Myth It can't happen to me.
FACT More than 1 in 10 teens experience physical violence
in their dating relationships.
Myth Jealousy and possessiveness are a sign of true love.
FACT Jealousy and possessiveness are a sign that the person
sees you as a possession. It is the most common early warning sign of abuse.
Myth Teen dating violence isn't really that serious.
FACT Thirty percent of all women who are murdered in this country
are killed by their husband or boyfriend. According to a Mass. study, that same
high percentage applied to teen women, aged 15-19, as well. Also, 60% of all
rapes reported to the rape crisis centers are committed by acquaintances, and
the majority of victims are aged 16-24.
Myth Men are battered by women just as often as women
are battered by men.
FACT The US Bureau of Justice Statistics reports that 95% of
the reported incidents of assaults in relationships are committed by males.
Myth Alcohol or drugs cause men to batter.
FACT Many men who batter do not drink heavily or use
drugs, and alcoholics or drug users do not beat their partners. Further,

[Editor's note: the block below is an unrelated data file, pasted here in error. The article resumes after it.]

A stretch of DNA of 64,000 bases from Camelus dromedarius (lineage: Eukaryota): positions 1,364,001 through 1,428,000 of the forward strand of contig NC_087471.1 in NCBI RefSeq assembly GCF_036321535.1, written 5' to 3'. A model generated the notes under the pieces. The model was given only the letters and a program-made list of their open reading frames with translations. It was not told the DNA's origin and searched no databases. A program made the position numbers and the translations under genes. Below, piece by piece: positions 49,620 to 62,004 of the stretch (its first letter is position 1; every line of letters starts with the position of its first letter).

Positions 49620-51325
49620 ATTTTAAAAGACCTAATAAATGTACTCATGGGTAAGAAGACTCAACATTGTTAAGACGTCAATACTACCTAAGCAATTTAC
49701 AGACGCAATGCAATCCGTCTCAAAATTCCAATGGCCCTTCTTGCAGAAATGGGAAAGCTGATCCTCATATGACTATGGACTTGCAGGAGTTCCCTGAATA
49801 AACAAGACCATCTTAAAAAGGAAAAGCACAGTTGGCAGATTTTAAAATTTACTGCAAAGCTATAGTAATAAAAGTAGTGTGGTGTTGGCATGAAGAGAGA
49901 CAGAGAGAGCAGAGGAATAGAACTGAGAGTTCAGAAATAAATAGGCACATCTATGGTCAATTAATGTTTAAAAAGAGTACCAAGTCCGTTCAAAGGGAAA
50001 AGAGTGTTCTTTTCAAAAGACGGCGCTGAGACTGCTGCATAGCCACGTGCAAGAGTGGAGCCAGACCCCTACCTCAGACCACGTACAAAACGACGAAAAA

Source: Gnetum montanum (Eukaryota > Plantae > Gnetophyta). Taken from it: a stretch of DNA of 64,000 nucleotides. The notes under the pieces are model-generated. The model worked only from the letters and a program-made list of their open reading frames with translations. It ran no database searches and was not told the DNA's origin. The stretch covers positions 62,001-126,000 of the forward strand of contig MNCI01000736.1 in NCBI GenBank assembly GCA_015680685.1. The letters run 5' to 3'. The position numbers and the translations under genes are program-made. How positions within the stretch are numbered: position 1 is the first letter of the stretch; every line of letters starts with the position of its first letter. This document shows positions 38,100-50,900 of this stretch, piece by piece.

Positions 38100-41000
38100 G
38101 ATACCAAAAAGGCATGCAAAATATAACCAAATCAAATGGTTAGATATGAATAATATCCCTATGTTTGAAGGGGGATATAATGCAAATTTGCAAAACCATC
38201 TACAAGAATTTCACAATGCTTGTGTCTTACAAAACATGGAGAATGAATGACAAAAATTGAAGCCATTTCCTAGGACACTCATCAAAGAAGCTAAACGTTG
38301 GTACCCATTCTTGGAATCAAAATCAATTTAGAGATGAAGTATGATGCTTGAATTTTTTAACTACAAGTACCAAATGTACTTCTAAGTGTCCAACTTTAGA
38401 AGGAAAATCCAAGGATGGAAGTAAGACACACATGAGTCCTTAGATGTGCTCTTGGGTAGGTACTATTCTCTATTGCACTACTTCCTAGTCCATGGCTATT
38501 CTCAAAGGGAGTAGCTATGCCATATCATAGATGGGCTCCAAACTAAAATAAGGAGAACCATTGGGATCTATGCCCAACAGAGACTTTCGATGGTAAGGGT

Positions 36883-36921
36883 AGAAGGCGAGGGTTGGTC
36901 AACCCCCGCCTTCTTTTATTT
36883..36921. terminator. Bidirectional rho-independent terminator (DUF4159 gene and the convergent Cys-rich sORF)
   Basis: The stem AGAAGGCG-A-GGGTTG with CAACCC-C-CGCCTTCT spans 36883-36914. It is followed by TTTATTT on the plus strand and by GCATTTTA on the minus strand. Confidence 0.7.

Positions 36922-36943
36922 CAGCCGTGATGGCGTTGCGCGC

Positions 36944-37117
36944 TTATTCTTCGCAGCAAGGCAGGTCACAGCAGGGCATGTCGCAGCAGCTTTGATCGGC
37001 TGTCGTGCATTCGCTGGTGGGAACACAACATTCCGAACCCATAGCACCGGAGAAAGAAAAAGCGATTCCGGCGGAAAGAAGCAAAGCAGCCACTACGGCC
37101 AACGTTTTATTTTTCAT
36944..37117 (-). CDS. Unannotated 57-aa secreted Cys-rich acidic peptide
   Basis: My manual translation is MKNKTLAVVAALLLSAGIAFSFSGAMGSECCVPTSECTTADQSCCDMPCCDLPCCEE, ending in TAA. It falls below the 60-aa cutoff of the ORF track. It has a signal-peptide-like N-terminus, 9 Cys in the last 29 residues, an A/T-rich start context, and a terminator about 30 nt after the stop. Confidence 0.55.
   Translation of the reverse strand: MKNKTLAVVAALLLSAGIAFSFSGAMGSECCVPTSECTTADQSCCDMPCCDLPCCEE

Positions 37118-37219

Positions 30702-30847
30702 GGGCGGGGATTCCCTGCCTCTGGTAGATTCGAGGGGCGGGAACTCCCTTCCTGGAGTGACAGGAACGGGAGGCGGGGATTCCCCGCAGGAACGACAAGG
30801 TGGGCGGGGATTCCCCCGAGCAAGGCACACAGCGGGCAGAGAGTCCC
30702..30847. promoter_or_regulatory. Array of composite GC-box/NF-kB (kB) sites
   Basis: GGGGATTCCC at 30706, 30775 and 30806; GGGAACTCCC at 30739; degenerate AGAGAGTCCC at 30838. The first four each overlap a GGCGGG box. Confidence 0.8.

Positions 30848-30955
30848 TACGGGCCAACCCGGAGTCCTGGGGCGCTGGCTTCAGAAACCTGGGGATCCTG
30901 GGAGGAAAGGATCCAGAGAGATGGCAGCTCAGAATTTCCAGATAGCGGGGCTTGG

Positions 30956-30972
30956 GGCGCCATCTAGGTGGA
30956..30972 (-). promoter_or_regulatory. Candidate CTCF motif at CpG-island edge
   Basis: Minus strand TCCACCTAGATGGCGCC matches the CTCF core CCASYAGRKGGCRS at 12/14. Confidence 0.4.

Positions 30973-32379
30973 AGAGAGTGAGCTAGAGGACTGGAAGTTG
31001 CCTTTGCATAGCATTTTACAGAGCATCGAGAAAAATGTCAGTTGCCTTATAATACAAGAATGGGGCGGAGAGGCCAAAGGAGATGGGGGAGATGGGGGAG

batterers who do drink and use drugs don't necessarily give up battering
when they give up these habits. While some abusers do beat their partners
while they are under the influence, drugs and alcohol often act as their
Myth Victims bring on the abuse themselves. They
ask for it.
FACT Perpetrators believe they have the right to use
abuse to control their partner and they see the victim as less than equal
to themselves. The victim has no control over the abuser.
Myth If a person stays in an abusive relationship,
it must not really be that bad.
FACT People stay in abusive relationships for a number
of reasons: fear, economic dependence, confusion, loss of self-confidence,
not recognizing that what's happening is abusive, belief that the abuser
needs their help or will change.
Myth Most batterers are bums or crazy people.
FACT Batterers are found in all classes and types of
people and all kinds of relationships: rich, poor, professional, unemployed,
black, white, urban and rural, gay or straight.
The Clothesline Project Outreach & Education Program 1999
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